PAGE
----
Further Assessment to Determine the Additive Effect of Botulinum Toxin Type A on an Upper Extremity Exercise Program to Enhance Function Among Individuals With Chronic Stroke but Extensor Capability
Archives of Physical Medicine and Rehabilitation,  Clinical Article

Wolf SL et al. – Among chronic stroke survivors, botulinum toxin type A (BTX–A) did not impact function, movement, or tone more than a standardized exercise program.

  • A convenience sample of patients (N=25, age range, 23–76y) who sustained a stroke 3 to 24 months previously but could initiate wrist extension.
  • Participants were randomly selected to receive either BTX-A (maximum 300U) or saline, followed by 12 to 16 exercise sessions.
  • The primary outcome was the Wolf Motor Function Test (WMFT).
  • Secondary outcome measures included the Modified Ashworth Scale (MAS), active range of motion, and the Stroke Impact Scale (SIS; quality of life).

  • There were no group-by-time interactions for changes in the WMFT and no treatment difference (P=.86), although the BTX-A group could complete more tasks governing proximal joint motions.
  • MAS scores improved for the BTX-A group and worsened for the control group after injection (P=.02), as did the SIS emotion domain (P=.035).

Please login or register to follow this author.
Are you sure you want to Unfollow this Author?
► Click here to access PubMed, Publisher and related articles...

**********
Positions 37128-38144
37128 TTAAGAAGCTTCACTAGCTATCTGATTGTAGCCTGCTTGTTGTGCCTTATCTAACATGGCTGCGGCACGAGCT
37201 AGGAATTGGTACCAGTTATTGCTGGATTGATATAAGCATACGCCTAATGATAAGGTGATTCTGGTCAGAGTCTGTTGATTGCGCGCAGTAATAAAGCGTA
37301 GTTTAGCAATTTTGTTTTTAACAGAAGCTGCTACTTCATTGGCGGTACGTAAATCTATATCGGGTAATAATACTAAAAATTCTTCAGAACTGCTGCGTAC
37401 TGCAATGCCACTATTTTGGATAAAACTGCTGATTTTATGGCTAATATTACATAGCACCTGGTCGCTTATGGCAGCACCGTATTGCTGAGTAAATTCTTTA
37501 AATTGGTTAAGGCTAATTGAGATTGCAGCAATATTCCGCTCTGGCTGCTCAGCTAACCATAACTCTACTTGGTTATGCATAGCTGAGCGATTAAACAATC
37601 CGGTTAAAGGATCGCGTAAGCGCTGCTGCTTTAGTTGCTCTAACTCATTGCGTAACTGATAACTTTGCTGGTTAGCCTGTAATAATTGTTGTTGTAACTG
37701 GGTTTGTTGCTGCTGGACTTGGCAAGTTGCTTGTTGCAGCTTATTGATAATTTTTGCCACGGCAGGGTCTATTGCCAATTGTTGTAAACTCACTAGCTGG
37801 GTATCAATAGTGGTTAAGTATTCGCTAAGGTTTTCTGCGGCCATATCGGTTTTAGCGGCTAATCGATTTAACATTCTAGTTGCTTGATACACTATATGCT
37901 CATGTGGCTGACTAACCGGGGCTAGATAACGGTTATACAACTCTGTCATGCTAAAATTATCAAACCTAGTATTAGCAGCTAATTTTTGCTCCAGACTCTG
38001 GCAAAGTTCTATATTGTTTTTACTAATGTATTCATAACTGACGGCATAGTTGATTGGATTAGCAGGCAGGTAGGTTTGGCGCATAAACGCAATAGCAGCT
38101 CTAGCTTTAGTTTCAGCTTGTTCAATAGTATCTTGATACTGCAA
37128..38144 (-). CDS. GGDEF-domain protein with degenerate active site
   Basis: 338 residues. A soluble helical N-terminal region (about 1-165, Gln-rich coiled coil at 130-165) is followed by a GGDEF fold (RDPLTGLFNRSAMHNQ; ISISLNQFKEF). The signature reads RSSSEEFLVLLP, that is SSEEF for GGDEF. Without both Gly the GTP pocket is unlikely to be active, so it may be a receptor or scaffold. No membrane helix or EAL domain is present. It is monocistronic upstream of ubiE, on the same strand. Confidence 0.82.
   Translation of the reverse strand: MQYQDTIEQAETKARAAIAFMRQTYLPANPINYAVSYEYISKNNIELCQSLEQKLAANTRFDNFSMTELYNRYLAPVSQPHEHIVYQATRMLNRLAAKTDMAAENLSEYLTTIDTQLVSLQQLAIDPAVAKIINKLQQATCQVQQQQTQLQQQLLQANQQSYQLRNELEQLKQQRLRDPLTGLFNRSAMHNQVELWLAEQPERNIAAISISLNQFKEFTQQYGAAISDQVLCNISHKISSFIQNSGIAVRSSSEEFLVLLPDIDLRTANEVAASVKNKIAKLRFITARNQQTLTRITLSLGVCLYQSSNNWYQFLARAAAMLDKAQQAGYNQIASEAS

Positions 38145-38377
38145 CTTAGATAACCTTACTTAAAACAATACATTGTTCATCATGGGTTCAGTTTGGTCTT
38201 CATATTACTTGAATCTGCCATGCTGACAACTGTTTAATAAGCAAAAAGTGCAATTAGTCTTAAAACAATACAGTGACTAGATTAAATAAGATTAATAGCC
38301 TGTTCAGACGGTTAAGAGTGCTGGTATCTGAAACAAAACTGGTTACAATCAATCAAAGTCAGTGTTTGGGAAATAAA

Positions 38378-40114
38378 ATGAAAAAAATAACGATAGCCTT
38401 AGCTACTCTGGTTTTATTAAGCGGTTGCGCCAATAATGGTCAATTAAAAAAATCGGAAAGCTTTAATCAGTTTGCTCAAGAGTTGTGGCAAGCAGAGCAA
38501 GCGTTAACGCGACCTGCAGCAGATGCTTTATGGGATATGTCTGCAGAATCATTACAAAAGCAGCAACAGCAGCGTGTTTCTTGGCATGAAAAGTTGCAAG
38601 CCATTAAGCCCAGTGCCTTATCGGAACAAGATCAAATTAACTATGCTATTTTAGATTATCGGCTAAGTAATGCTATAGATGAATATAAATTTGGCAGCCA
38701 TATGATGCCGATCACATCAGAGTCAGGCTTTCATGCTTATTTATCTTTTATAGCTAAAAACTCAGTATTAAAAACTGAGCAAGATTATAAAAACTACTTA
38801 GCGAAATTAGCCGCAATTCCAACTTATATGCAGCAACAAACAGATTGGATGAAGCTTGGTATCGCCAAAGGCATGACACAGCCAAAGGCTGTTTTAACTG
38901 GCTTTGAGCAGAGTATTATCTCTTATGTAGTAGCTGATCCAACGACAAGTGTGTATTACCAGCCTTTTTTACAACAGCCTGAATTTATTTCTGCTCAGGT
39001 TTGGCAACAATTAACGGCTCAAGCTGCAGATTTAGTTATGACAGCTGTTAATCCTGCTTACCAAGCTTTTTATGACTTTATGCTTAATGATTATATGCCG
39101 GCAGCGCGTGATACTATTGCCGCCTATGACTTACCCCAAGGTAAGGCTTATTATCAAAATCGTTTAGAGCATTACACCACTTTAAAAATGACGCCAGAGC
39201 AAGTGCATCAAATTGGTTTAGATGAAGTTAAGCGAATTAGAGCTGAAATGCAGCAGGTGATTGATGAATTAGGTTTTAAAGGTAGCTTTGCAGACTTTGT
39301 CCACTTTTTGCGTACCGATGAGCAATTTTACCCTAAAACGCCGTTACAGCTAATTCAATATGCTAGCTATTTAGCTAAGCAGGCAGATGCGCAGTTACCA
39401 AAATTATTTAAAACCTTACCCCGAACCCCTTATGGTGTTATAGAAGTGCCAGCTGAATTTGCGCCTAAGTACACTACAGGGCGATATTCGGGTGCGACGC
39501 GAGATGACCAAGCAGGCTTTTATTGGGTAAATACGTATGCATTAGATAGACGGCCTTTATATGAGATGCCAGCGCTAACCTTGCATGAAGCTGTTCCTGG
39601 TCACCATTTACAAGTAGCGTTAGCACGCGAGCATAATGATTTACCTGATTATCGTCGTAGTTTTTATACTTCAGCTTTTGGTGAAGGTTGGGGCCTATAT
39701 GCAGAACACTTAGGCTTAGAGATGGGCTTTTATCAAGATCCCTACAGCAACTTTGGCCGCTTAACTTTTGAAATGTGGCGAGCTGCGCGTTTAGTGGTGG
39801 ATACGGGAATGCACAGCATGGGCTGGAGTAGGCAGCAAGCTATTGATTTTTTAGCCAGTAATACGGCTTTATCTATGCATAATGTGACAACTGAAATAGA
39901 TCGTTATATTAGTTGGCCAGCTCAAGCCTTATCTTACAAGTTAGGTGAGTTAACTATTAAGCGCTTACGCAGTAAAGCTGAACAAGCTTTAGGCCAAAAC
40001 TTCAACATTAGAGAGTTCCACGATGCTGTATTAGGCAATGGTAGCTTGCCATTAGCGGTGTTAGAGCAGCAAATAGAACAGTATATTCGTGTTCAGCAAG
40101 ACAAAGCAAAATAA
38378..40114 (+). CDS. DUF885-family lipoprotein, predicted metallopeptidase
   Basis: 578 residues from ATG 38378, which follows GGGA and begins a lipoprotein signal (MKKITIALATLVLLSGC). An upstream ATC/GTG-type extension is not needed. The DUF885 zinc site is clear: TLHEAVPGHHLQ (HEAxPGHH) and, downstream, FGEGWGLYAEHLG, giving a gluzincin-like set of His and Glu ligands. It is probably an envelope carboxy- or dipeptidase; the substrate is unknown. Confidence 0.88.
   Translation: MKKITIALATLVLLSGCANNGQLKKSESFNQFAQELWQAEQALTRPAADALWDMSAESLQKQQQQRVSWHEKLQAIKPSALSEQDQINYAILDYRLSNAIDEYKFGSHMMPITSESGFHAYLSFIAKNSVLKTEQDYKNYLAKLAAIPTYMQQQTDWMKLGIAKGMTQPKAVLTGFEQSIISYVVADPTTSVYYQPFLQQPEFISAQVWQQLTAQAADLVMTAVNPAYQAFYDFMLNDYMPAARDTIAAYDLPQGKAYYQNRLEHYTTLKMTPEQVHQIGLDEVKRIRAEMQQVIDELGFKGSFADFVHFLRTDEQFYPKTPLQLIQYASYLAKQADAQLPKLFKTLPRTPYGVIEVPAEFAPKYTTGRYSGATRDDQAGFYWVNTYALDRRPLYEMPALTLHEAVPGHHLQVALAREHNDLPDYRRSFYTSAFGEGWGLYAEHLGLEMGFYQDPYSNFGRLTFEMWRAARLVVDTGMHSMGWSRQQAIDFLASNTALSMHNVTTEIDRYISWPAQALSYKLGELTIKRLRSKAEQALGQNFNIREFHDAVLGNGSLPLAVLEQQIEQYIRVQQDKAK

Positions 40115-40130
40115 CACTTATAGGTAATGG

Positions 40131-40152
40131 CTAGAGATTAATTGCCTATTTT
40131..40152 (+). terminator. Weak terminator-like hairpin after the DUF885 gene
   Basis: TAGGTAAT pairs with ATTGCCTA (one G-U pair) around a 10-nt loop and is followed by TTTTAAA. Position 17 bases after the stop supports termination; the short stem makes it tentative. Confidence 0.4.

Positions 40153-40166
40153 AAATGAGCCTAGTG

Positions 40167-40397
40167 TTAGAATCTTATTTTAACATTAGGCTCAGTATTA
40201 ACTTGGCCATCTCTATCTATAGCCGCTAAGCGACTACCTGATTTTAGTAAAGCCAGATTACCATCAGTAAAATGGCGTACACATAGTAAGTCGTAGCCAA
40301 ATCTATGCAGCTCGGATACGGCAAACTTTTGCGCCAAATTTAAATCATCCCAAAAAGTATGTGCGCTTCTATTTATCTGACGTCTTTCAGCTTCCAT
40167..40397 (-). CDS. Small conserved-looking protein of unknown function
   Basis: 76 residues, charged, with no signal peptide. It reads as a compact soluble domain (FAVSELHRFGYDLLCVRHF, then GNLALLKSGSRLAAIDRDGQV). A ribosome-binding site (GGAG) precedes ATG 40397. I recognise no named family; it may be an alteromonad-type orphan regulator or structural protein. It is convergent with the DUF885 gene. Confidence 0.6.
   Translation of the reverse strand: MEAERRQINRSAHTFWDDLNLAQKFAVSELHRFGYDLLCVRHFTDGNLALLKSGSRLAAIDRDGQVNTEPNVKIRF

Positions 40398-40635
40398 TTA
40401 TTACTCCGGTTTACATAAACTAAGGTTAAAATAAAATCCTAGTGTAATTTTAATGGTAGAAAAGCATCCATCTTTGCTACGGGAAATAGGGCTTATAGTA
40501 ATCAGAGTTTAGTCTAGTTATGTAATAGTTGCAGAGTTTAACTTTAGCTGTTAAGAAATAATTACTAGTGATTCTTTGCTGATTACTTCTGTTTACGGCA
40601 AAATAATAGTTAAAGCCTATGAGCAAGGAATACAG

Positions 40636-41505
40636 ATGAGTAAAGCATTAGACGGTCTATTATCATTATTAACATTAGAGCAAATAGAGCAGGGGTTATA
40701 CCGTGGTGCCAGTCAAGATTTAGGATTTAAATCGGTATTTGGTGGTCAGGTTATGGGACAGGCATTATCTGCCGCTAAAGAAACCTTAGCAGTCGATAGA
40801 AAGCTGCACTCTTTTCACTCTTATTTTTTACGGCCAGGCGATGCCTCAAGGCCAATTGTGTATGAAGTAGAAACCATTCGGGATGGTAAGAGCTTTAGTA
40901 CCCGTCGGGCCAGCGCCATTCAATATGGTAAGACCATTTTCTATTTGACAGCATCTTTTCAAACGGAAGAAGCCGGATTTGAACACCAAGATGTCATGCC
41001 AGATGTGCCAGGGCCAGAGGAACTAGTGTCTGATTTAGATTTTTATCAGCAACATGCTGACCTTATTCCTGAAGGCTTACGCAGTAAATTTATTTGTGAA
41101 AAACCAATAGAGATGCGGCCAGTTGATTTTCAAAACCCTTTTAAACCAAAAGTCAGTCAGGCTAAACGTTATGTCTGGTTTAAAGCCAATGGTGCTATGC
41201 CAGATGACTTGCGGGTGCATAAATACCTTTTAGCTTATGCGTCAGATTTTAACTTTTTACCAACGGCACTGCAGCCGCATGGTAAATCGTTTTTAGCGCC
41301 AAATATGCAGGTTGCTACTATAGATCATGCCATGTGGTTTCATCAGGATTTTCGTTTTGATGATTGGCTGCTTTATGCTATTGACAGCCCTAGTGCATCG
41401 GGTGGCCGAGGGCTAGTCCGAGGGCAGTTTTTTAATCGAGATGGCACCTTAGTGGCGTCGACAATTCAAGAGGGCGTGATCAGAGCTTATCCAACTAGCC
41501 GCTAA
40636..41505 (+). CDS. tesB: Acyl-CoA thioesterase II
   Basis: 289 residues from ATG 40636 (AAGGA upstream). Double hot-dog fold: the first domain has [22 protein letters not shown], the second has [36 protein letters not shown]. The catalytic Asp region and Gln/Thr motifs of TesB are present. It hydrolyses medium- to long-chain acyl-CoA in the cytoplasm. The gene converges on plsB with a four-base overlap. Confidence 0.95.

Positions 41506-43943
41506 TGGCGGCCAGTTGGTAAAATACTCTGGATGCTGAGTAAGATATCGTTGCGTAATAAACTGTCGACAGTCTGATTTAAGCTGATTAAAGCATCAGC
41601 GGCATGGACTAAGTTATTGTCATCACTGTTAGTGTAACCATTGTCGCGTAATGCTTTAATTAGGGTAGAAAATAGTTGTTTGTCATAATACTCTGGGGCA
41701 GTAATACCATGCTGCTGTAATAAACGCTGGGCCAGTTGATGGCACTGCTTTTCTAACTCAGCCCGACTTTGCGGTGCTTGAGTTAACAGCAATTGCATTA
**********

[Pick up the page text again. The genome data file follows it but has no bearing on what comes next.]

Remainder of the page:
<< Previous Article | Next Article >>

    Currently, there are no available articles.

Your Unread Messages in Nursing

See All >> Messages include industry-sponsored communications and special communications from MDLinx

Most Popular Nursing Articles

Indexed Journals in Nursing: Journal of Advanced Nursing, Journal of Clinical Nursing, Nurse Education In Practicemore

Register now to view all the MDLinx contents (FREE)!

  • Stay current on the latest literature, research and clinical news
  • Get special communications and offers from MDLinx and our sponsors
  • Receive invitations to paid market research
View Samples and Register

Connect with us, stay current.

Receive the latest mecial news
updates for free via email

Sign up!

Subscribe to our free RSS feeds:

Get the latest news in your specialty automatically added to your newsreader or your personal My Yahoo!, Google, My MSN or My AOL page. Learn More